This incident was not the only time David Rucki appeared before Judge Asphaug on a criminal matter. Rucki also came in front of the judge for violating a restraining order: a restraining order taken out by his ex-wife, Sandra Grazzini-Rucki.

Judge Asphaug’s role in that case was much smaller, as she conducted only one hearing. Yet it’s noteworthy because in that case David Rucki faced a series of different judges, often appearing before a new judge for each hearing. That is the proper way for a criminal matter to proceed.

Yet when his ex-wife, Sandra Grazzini-Rucki, was tried for parental deprivation due to her role in hiding two of their daughters from him, Judge Asphaug took over all elements of the case.

The judge issued a $500,000 bond, which assured Grazzini-Rucki would remain in jail. She also made Grazzini-Rucki appear in court repeatedly shackled, and during the trial forbade nearly all evidence of abuse by David Rucki even though Grazzini-Rucki’s defense was that she hid her daughters because she feared for their safety in his hands.

Although Rucki had appeared before this judge charged with violating a restraining order, however, the jury was never informed of this. That’s because the judge disallowed any mention that anyone ever took out a restraining order against Rucki when, in fact, four separate restraining orders were successfully taken out against Rucki. Ironically, Judge Asphaug also disallowed any mention of Rucki’s long criminal record as well as letters written by the children involved.

Rucki is the subject of police reports in three counties, including incidents of stalking, the aforementioned bar fight, a road rage incident, and an incident during which he chased his daughter, Samantha, down the street, banging on the door of her home until police arrived, even as her thirteenth birthday party was underway. That party was subsequently canceled, with frightened parents picking up their children, afraid of what David Rucki would do next.

Asphaug later allowed Samantha to testify about this incident via Skype at her home with her father in the next room, even though she told Lakeville Police Officer Kelli Coughlin, in a police interview a month prior to trial, that her father was pressuring her to recant earlier allegations of abuse.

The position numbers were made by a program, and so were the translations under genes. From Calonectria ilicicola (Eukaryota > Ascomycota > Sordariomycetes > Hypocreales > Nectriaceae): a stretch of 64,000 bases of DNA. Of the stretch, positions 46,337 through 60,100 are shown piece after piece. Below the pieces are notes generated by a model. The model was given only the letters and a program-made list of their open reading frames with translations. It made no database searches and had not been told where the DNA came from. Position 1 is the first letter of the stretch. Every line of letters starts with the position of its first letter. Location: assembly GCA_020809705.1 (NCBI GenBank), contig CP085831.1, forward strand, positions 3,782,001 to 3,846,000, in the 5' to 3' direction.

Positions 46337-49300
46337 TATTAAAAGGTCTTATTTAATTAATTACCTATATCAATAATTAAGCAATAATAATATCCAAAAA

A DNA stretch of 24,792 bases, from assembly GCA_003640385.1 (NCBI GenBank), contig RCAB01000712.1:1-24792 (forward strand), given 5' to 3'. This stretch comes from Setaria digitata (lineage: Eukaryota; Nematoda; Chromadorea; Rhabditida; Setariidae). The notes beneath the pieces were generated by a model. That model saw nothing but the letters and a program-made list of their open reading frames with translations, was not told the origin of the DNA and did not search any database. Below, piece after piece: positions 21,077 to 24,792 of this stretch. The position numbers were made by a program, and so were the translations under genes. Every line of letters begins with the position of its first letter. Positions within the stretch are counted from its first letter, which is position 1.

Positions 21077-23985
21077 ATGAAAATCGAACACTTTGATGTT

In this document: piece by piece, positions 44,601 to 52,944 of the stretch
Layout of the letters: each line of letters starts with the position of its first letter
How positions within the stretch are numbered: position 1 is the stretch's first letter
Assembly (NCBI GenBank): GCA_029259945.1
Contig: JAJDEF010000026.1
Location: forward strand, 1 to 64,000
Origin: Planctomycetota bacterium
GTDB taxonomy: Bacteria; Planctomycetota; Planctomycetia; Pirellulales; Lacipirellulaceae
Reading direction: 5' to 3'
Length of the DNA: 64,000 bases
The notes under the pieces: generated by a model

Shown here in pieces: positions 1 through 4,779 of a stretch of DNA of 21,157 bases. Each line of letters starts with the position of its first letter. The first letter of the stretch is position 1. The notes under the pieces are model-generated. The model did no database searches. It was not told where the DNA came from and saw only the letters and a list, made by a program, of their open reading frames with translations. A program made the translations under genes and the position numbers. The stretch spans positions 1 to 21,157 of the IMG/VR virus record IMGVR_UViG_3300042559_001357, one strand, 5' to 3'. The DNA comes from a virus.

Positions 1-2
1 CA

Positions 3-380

Beau Berentsen, spokesperson for the Minnesota courts, declined comment, claiming a restrictive policy which disallows comment on almost everything:

“…court staff cannot speak on behalf of the court as it relates to decisions, orders, judicial decision making, or other actions related to specific cases.”

But Berentsen’s statement contradicts what he’d previously told this reporter. Earlier, he had suggested that he couldn’t comment on active cases, saying

“This case is still active, and the court cannot provide any comment about it.”

In that case, Berentsen was asked about the ruling of Judge David Knutson, in the case of Dennis Michael Roy, who was convicted of sexual abuse of a family member but given a suspended sentence. Roy faced twenty-year of probation, which is why the case was still active.

Berentsen had no further comment when confronted with this contradiction. James Backstrom had also previously told CDN he couldn’t comment on a case because it was open, no such restriction applies here.

Judge Knutson’s role

Judge Knutson, like Judge Asphaug, has played a central role in the Rucki family’s lives.

Upon taking over the Rucki divorce case, Knutson placed himself on the case exclusively as Asphaug had done previously with Rucki family matters. Knutson not only presided over the divorce case but on any related matter which would come in front of the court. He proceeded to issue nearly 4,000 rulings, almost all of them regulating the behavior of Sandra Grazzini-Rucki, and he did all this even though he had previously dismissed criminally related charges against David Rucki.

In other words, just like Judge Asphaug, Judge Knutson presided over a case where David Rucki allegedly violated a restraining order, this one occurring in 2008. That restraining order stemmed from a conversation during which David Rucki threatened to kill an in-law. This incident had occurred at a contentious time when the family was arguing over the disbursement of a will.

Regarding this incident, the Lakeville Police Department arriving on the scene, Kelli Coughlin, provided this police report: